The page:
“What do you regret the most today, now when your hanging has been announced?”

“I should have not quit using the camera. This could have happened earlier”, she said with a genuine smile.

A genuine smile, at last. Finally.



To the rest – with love (Part 4 of 5)

They had to break the door down. The smoke was clogging the other windows nearby. Living in an upscale high-rise apartment still has its demerits. It was on live television – the fire from the windows of the 28th floor.

Arun was standing with the police outside, shouting his lungs out. Mother still would not open.

When they could finally turn the door down, he rushed to the place where his father had last breathed. He was not there anymore, atleast not how he had left the body. There were three plastic bags kept where he had initially stabbed the father. The last one was packed loosely enough, showing just enough for people to cover their face with their handkerchiefs. He rushed to the balcony from where the smoke escaped, going straight to national television.

Everyone was watching the same thing – ‘FIRE IN ACE BUSINESSMAN’S HOUSE. MURDER SPECULATED      ’

A rolling text scrolled at the bottom – ‘Whereabouts of wife unknown, she had called the police last 45 minutes back with a murder confession.’

Arun saw mother in the last room, on the armchair in the corner – with lights out, the expensive blue lamp hanging near the end of the door, barely affected with the smoke from the master bedroom that had filled the room.

She had put the entire bedroom on fire – the site where her chastity was tested so many times, in front of so many strangers, and in so many ways. She remembered her husband had never spared any effort to prove his voyeuristic capabilities to all these people – who took turns bringing their wives at times as well – you know – to just add to variety.

She turned around when her only son called her by the name, and showered him with a smile, a genuine smile, as she turned around to face him.

“I made sure I chopped him in as many pieces as I could”, she said, as if trying to conjure up a smile. There was no horror in that voice. There was no remorse, no pain, no repentance. There was delectation, a delight in the account.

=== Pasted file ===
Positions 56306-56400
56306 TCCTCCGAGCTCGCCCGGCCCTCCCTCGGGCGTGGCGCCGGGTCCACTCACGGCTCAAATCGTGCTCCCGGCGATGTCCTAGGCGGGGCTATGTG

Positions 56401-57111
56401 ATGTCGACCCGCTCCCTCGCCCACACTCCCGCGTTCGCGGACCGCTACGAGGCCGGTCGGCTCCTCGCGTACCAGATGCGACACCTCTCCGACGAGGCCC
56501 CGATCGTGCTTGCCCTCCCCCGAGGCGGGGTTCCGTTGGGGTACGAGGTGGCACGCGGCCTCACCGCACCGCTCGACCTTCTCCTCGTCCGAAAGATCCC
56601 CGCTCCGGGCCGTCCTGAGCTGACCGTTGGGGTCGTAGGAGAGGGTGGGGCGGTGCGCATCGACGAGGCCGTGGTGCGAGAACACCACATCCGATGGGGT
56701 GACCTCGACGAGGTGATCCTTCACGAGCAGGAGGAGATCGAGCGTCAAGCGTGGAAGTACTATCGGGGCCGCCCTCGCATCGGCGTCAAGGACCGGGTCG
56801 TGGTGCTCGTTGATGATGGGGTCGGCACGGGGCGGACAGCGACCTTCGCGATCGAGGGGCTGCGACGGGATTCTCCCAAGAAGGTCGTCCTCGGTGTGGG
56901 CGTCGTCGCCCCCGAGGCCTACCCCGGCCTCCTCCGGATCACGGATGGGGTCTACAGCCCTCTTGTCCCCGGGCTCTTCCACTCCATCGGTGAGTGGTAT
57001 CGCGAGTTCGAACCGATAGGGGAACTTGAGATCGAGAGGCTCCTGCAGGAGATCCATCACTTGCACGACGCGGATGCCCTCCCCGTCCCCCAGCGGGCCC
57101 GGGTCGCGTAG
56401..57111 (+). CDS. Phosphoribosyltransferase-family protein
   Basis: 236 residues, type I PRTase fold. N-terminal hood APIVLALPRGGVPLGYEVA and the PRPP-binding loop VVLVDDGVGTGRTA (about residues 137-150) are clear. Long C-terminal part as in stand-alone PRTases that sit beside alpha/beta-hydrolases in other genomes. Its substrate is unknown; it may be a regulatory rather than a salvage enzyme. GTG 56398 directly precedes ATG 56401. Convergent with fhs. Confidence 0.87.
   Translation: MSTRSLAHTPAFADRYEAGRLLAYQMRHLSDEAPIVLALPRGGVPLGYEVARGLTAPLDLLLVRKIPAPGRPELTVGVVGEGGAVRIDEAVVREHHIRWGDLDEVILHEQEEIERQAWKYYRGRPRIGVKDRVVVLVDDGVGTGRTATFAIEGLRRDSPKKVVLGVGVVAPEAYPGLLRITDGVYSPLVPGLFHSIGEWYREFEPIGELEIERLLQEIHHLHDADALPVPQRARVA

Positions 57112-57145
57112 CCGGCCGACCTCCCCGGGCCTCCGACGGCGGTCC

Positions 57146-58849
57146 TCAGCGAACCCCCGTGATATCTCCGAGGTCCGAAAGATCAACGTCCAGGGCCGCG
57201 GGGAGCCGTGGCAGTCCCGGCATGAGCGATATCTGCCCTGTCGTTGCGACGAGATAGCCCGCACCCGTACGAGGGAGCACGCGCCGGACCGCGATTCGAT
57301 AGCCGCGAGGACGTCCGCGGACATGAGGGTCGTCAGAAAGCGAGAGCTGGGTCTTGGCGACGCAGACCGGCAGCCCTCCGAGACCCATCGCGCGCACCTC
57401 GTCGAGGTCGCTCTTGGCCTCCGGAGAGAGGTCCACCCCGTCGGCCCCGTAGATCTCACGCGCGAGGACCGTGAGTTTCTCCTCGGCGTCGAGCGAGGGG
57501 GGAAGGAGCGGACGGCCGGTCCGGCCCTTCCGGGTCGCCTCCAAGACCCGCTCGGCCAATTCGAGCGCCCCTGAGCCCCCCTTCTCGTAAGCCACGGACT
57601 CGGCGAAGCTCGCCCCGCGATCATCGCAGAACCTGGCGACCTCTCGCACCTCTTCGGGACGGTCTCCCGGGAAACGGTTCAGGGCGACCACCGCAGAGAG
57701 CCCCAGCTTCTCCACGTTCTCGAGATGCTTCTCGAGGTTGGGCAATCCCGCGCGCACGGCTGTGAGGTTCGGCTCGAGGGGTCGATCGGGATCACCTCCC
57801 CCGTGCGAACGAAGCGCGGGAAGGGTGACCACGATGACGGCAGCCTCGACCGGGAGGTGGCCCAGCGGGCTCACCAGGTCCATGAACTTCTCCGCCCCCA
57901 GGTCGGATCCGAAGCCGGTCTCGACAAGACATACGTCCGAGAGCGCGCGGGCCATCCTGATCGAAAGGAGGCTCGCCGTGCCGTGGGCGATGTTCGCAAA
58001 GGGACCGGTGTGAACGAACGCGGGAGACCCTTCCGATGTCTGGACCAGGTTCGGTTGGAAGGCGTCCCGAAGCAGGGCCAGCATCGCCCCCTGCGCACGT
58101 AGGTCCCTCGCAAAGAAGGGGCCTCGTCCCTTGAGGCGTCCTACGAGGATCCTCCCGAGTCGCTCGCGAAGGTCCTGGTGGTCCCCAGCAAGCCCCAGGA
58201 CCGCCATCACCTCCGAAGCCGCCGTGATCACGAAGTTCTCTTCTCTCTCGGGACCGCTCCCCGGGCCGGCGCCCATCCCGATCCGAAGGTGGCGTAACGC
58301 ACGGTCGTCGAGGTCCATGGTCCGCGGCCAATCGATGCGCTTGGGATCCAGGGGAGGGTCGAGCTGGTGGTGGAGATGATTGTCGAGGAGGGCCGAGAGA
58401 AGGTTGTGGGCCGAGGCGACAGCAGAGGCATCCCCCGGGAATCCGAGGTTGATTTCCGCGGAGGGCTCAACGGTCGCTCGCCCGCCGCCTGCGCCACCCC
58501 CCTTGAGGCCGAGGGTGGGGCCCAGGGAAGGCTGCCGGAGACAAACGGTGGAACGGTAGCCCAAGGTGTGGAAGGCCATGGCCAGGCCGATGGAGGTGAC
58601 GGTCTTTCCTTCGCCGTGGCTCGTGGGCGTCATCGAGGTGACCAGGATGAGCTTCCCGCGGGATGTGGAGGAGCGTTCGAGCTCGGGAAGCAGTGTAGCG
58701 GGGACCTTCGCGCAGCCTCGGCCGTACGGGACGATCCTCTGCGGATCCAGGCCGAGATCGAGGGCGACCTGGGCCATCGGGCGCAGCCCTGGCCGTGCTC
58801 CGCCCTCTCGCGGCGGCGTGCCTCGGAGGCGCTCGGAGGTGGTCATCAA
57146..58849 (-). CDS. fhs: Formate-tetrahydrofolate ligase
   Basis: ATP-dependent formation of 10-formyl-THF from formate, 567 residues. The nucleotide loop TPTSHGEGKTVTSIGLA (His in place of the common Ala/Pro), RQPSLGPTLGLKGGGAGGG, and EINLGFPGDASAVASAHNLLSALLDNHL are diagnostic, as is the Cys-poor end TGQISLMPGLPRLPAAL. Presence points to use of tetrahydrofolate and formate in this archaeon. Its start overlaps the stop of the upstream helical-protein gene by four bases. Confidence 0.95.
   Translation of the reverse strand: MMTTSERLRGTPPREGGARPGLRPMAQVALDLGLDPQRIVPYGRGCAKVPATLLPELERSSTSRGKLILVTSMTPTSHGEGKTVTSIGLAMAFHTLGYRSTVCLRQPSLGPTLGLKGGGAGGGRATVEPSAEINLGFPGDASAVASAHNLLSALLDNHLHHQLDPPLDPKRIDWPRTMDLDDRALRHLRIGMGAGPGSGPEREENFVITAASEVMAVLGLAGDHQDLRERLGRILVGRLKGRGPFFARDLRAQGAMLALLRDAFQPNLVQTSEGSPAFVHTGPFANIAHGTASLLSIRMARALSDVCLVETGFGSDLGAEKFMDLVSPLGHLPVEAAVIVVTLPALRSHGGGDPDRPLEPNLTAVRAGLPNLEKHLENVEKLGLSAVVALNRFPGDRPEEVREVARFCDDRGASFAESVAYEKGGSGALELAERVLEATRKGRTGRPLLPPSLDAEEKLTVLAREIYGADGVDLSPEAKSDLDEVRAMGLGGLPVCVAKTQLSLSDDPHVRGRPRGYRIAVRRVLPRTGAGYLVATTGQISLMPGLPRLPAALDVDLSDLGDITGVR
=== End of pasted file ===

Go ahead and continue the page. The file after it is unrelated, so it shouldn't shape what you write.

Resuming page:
A fit of silence had struck the room. She had committed no crime, atleast not in the eyes of anyone in there. There was no such doubt. Still, an argument was about to break out.

The firefighters were trying to extinguish the fire while the great Indian middle-class held their breath, sucking whatever drama which could come their way.

“You cannot do this. I was the one who struck him first. If anyone is responsible, it is me. I will not let you do this”, Arun shouted at her, sensing she was in no mood to let him take the fruits of the work he had done.

The trap was laid. He was at the door with the police, with the house locked from inside. There was no way he could convince the police that it was him. The neighbours also had deposed of having seen him wandering in the park around the time that the killing took place. There was no way he could win this fight with her mother. She had played the final trick.

He might have struck the body, but the right to take away that life belonged to her. Nothing else was said.

He sat away, as headlines reported the ‘MOST GRUESOME ACT BY A WOMAN IN THE DECADE’ for the night – playing a 8 second clip of his mother being taken in custody. He saw nicely-combed reporters, half-drunk and half-sleepy, brooding over every tiny detail – of what was told to them, or what they could imagine.

The house was sealed by the police, all important evidence with the plastic bagfuls of body collected and sent away to determine if there was anything they could find from it.